Double Edged Sword
McGough cites one paragraph from that letter:
For example: "Mr. Speaker, your voting record is at variance from one of the church's most ancient moral teachings. From the apostles to the present, the Magisterium of the Church has insisted that those in power are morally obliged to preference [sic] the needs of the poor. Your record in support of legislation to address the desperate needs of the poor is among the worst in Congress."
Yes, it is nice to see the smarmy hypocrisy of the Speaker and members of his party when it comes to addressing the issues of poverty in America laid out so deftly, and, yes, it is nice to see church leaders protesting something other than abortion and women's reproductive freedom. Still, like Mr. McGough, I am troubled by the intrusion of the Church into our politics.
And yet, it bothers me that Boehener, as a Catholic, is being called to account for his actions in Congress. It is true that the budget he shepherded through the House "guts long-established protections for the most vulnerable members of society." But there is a sense about the letter that Boehner hasn't followed his marching orders from the church. This is the same critique that conservative Catholics make about Catholic members of Congress who support abortion rights. And the implication is the same: that Catholic politicians' first duty is to their faith as it is articulated by the hierarchy, and not, say, to the opinions of constituents. [Emphasis added]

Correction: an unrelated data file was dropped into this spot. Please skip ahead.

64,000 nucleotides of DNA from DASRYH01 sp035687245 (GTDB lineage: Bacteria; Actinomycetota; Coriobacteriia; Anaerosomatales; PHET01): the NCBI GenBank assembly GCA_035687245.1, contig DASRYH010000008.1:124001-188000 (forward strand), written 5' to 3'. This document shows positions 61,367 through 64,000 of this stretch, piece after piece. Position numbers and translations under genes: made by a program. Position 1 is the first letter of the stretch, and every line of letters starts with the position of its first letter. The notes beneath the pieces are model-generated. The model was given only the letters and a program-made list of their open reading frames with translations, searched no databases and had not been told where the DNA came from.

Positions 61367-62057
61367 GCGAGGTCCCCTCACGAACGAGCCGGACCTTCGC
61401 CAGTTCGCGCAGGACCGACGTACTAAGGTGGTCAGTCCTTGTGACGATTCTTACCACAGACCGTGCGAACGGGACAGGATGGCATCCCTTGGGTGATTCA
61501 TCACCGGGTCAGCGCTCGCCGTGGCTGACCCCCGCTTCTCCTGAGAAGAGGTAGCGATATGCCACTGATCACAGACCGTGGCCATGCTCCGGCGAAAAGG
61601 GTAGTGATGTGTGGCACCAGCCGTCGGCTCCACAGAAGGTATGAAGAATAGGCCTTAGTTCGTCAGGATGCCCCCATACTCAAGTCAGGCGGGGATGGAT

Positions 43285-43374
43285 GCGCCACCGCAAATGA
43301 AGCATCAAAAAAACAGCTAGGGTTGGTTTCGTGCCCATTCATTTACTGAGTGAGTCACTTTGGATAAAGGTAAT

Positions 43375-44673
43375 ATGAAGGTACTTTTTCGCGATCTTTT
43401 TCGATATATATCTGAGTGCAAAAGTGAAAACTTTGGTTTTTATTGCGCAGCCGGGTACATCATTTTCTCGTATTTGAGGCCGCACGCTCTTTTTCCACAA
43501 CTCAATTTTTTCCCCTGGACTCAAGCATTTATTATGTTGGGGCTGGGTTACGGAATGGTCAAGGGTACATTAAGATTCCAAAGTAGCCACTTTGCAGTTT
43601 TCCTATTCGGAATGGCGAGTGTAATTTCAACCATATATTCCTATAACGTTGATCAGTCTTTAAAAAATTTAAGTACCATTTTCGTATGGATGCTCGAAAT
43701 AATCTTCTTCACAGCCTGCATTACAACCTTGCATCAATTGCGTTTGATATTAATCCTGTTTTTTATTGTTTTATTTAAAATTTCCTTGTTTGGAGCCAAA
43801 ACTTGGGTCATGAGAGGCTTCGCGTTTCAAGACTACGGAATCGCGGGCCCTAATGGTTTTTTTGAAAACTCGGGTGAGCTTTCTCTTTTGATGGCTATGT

This was a battle that should have ended with the election of John F. Kennedy decades ago, but it clearly has not. While my lesser angel is gleefully applauding the smack-down of Boehner, my better nature, the one that prizes the wall separating church and state, knows that such an intrusion is one that has to be fought if we are not to slip into theocracy that our founders wisely rejected.
Labels: Separation of Church and State